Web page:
• Don't relax, we are just at the beginning of the changes brought about by the Internet age. Figure out how you can transition your company to be successful online maintaining the brand you currently have in the physical world or dethroning the brand of the current incumbent.
  • Treat the use of the Internet the same as a standard commodity, like electricity.
  • Deliver intense customer focus and exemplary customer service; share value among all your partners.
  • Run many experiments and continue corporate learning to create better products and services.
  • Reexamine your business models and be prepared for continual evolution and change.
  • Support Government and private sector activities to bring about global standards in security and privacy.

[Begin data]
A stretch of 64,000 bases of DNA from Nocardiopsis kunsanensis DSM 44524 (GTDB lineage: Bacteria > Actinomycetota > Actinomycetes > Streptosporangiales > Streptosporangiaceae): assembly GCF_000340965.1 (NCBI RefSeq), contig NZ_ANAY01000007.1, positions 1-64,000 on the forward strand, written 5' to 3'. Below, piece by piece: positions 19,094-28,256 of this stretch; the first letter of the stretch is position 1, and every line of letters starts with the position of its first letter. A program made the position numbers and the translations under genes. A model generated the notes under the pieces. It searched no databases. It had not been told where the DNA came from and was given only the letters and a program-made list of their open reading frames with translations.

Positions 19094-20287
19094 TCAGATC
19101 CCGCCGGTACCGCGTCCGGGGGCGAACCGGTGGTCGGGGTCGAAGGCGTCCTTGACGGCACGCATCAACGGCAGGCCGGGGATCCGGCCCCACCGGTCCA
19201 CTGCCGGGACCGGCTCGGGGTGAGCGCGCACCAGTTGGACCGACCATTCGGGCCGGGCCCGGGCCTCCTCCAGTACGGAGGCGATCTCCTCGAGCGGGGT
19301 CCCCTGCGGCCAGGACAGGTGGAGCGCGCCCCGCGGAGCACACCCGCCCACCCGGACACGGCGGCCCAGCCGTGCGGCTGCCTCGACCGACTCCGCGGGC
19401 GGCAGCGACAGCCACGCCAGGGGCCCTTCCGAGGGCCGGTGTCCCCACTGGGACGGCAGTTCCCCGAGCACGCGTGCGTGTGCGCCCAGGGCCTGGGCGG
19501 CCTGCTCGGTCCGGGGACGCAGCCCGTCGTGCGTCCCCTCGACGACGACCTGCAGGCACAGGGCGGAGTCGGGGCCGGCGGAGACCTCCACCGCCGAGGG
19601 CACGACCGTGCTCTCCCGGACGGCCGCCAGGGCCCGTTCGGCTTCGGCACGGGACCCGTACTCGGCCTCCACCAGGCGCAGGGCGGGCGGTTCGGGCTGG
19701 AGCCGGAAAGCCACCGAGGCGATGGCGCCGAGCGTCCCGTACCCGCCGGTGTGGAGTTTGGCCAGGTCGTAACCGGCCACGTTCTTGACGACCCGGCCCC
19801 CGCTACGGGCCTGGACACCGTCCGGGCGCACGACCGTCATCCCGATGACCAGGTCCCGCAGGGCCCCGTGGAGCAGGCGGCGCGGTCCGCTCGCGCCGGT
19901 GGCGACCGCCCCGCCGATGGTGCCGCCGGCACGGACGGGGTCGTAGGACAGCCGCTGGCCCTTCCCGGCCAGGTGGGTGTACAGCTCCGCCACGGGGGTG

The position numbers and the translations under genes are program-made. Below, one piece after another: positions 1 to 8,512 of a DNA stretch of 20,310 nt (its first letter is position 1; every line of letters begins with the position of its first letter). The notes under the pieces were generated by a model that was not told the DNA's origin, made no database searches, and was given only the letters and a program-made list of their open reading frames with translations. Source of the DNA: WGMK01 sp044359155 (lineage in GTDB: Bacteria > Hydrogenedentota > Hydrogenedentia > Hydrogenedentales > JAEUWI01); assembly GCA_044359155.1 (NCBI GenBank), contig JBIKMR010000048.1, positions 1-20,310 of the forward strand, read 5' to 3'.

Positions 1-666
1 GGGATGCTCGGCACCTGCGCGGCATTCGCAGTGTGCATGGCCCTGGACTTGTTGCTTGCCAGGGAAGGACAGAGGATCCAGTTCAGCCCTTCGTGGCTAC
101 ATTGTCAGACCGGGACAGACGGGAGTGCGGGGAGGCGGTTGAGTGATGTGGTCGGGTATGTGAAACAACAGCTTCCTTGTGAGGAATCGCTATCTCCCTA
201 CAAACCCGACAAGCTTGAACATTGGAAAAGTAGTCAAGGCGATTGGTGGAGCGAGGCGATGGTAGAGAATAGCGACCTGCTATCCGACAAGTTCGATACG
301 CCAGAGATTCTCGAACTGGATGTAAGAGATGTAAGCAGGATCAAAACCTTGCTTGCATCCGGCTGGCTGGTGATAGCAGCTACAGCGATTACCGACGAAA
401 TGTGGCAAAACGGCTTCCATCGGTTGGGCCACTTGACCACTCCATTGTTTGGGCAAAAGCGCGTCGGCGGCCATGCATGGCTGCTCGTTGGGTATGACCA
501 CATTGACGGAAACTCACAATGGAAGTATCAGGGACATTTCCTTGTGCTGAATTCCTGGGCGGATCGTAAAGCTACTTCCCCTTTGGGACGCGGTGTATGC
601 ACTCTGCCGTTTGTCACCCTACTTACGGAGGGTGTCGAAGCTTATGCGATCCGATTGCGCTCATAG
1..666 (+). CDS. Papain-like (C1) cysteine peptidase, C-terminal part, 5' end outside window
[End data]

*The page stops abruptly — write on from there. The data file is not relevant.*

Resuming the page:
• Whether you run your internal IT shop or outsource this function, integrate your front and back office systems to deliver improved speed, collaboration and integration of processes.
  • Deliver on mass customized products and services.
  • Be prepared to embrace new paradigms as they become pervasive in society and help deliver increased value to the customer.

Chapter 14 - Change is Constant, Change is Good

  • Change will be with us forever; make it your friend
  • Managing change requires committed leadership from the top
  • Create a Chief Change Agent (CCA) in your company
  • Managing change is also a matter of managing people and incentives in ways that create win-win situations for them and the organization
  • There are many catalysts for change that reside within your company or externally; create opportunities for everyone to lend a hand and voice their opinions
  • The future will be full of opportunity, of surprises, and new ways to transform business
  • Experiment and evolve, adjusting your strategies and activities based on the lessons learned in your every day activity and from your experiments
  • Reorganize all your functions, companies, divisions, etc. to revolve around your customers
  • We are just at the beginning, be prepared, because you ain't seen nothing yet!